Address & Data write (32-bit): the back-end application uses these 32 bits to provide the address for the address phase of any bus transaction and data of write commands. It is responsibility for the back-end application to ensure the right value of address for each bus command. Command & Byte Enables (4-bit): these bits are used to carry the commands for the address phase and byte enables for the data phases. The command encoding are the same as the ones listed in the PCI Local Bus Standard, 2.1; the local user has to guarantee


Master/Target PCI VHDL Core

their correct use. The Master block does not support Interrupt Acknowledge and Dual Address Cycle; their encoding are ignored as the one the Standard calls reserved. Back-end must provide byte enables for each data phase in all write and read commands except for burst read prefetchable: in this case Master assumes all byte enables asserted by default. Back-end type-transaction request (4-bit): these is a list of the main information which back-end has to provide to the Master block to implement the transaction it is requesting. Address single: 32-bit Address & Data write are giving to Master the address of a single transaction; 4-bit Command & Byte enables are carrying the command. Address burst: 32-bit Address & Data write are giving to Master the address of a burst transaction; 4-bit Command & Byte enables are carrying the command. Prefetchable: it is a request for implementing a prefetchable burst read transaction. Byte enables are all asserted by default. Not-prefetchable: it is a request for implementing a not-prefetchable burst read transaction. Back-end has to specify byte enables for each data transfer. Data: 32-bit Address & Data write are carrying data for write operations. During a read (single or burst not-prefetchable) it means that back-end is requesting a data transfer. Last data: back-end application is informing the master that this data phase is the last one. Stop: the local user has just read the last data it needs in a burst prefetchable read. Master has to finish the transaction and to flush FIFO OUT before pushing data of a new transaction. Lock request: back-end is requesting an exclusive access. It is used with address. Once lock is established back-end must provide address without Lock request at the beginning of the last lock transaction; in fact the Master can release LOCK# at the end of the operation. Back-end has to be able to know the transaction is requesting will be the last locked one.

Fast back-to-back: this transaction wants address the same agent as the previous write
one. Master can implement a fast back-to-back, i.e. it starts the new bus operation without Idle State. 31

Master/Target PCI VHDL Core Table 4.2 indicates the encoding of these information: Bit [3..0] 1111 1110 1101 1011 1010 1001 0111 0110 0101 0011 0010 0001 0100 1000 Description Address single Address burst Address burst prefetchable Address single + fast back-to-back Address burst + fast back-to-back Address burst pref. + fast back-to-back Address single + Lock request Address burst + lock request Address burst pref. + Lock request Addr. Single + Fast b-to-b + Lock req Addr. Burst + Fast b-to-b + Lock req Addr. Burst pref. + Fast b-to-b + Lock req Data Last Data / Stop

Table 4.2

Back-end type-transaction request encoding

4.2.7 FIFO OUT

It is a 40-bit unidirectional FIFO and it stores data of read operations and information about the transaction progress. During writes Master block has only to inform back-end about the final result of the transaction: it is not useful for the local application monitoring the progress of the bus operation by using a copy of all PCI signals. It is important to know if the operation has been successfully terminated. Parity errors are reported at the end: a wrong data transfer means an entire wrong transaction.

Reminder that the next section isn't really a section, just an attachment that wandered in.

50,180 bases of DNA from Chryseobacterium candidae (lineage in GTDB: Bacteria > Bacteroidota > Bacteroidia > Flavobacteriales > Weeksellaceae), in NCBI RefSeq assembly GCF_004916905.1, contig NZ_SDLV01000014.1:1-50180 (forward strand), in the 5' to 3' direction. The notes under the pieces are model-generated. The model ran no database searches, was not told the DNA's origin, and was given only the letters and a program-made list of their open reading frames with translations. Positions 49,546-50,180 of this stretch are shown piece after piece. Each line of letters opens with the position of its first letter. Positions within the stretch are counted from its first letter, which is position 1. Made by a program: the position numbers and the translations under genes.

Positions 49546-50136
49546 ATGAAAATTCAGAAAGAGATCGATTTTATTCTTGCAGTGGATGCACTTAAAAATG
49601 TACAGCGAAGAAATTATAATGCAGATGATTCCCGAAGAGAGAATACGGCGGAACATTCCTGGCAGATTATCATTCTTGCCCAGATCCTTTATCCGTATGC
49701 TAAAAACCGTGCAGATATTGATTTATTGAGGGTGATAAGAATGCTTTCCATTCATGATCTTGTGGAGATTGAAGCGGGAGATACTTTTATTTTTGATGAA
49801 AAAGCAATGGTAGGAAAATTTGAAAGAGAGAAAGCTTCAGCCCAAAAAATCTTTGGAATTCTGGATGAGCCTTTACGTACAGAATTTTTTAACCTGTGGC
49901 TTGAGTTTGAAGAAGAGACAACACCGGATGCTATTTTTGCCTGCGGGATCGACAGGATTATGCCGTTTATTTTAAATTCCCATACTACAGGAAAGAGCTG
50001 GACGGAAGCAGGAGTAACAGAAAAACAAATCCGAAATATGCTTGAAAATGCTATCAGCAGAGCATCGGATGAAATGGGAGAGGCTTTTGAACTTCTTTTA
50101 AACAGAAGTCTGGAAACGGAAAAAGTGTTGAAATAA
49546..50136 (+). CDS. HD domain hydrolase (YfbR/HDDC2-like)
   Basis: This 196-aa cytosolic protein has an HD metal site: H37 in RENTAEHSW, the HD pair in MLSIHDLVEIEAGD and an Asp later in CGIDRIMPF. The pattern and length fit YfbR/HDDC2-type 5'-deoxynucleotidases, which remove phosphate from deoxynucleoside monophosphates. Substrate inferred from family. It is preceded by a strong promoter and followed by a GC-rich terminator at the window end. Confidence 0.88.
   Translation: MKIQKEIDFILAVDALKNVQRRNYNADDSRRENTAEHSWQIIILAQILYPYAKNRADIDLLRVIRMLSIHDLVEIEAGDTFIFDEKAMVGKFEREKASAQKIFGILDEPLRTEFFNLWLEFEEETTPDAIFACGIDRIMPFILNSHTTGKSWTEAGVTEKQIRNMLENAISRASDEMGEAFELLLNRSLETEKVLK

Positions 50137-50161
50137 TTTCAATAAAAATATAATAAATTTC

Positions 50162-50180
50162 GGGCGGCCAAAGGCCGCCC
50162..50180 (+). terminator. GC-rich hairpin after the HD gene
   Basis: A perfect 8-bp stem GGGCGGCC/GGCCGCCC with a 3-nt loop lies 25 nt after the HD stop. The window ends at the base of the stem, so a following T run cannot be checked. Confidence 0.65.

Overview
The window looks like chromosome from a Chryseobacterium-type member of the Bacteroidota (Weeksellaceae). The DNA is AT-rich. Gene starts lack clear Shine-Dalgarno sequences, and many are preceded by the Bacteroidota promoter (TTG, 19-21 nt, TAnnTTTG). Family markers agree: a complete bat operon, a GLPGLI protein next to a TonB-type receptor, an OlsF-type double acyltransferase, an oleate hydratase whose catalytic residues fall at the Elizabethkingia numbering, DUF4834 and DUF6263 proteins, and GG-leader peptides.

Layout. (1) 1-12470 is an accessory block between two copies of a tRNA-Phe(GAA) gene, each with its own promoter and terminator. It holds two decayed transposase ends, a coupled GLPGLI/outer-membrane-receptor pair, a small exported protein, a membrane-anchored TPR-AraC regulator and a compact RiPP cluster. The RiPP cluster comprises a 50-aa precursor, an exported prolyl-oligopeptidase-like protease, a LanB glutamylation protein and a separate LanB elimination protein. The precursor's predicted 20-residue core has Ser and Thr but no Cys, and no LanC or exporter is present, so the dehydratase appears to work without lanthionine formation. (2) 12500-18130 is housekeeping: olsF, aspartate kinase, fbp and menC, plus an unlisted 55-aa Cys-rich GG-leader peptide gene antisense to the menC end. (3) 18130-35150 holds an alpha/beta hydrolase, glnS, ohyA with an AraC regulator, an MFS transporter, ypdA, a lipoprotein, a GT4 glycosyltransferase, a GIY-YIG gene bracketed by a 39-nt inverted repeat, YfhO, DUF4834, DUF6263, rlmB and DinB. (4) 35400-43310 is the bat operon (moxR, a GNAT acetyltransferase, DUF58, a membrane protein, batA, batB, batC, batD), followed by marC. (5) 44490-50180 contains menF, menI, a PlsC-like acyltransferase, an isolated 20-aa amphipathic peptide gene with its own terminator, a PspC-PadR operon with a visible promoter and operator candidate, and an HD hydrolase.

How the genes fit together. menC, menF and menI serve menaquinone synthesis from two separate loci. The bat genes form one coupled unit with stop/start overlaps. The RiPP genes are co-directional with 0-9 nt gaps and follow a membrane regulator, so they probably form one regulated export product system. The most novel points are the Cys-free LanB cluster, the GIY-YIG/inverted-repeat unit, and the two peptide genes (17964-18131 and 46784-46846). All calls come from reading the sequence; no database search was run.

Master/Target PCI VHDL Core

During read operation Master waits for the PAR signal before pushing data into FIFO OUT in order to give the data read with the corresponding error result. The first data of each transaction is marked; all other data are considered subsequent data. This is a list of information which are reported to back-end through this FIFO: Read data phase Data read

Transaction progress Start End type Lock owner status Error status Figure 4.10 shows the organization of the 40-bit word.

39 End type info Figure 4.10

36 35 Data read FIFO OUT 40-bit words organization

4 3 Status info

Data read (32-bit): back-end application finds in these 32 bits data during reads when Data_bit is 1. End-type info (4-bit): All different types of PCI termination are reported to the local user: End: it is used for reporting the normal end situation, which is called Master Completion. End time-out: this information is reported at the end of a transaction, which is finished because the Latency Timer has expired. End Master-Abort: it signals the end of a transaction for Master-Abort. No device has responded to the master requested transaction. This is a normal termination for a Special Cycle so this info is not used on that case.


Master/Target PCI VHDL Core

End Retry: it signals the abnormal end of the transaction because of Retry. Master has to retry the transaction later; it is a back-end applications task to be compliant with this specification.

End Disconnect: this is used at the end of a transaction terminated with Disconnect. End Target-Abort: a Target-Abort termination has occurred. Table 4.3 shows the encoding of these End-type info bits:

Bit 39 - 36 0001 0010 0011 0100 0101 0110

Description End End Time-out End Master-Abort End Retry End Disconnect End Target-Abort

Table 4.3

End-type information encoding

All the termination above, except Master Completion and Master Abort for Special Cycle, are abnormal ones. Back-end has to recover them but it is a Masters responsibility making a partial flush of FIFO IN till the address of a new possible transaction stored into it. Status info (4-bit): the following figure 4.11 shows the division of these 4 bits. 3 Data bit Figure 4.11 2 Lock info 1 First data 0 Parity error

Status info 4-bit organization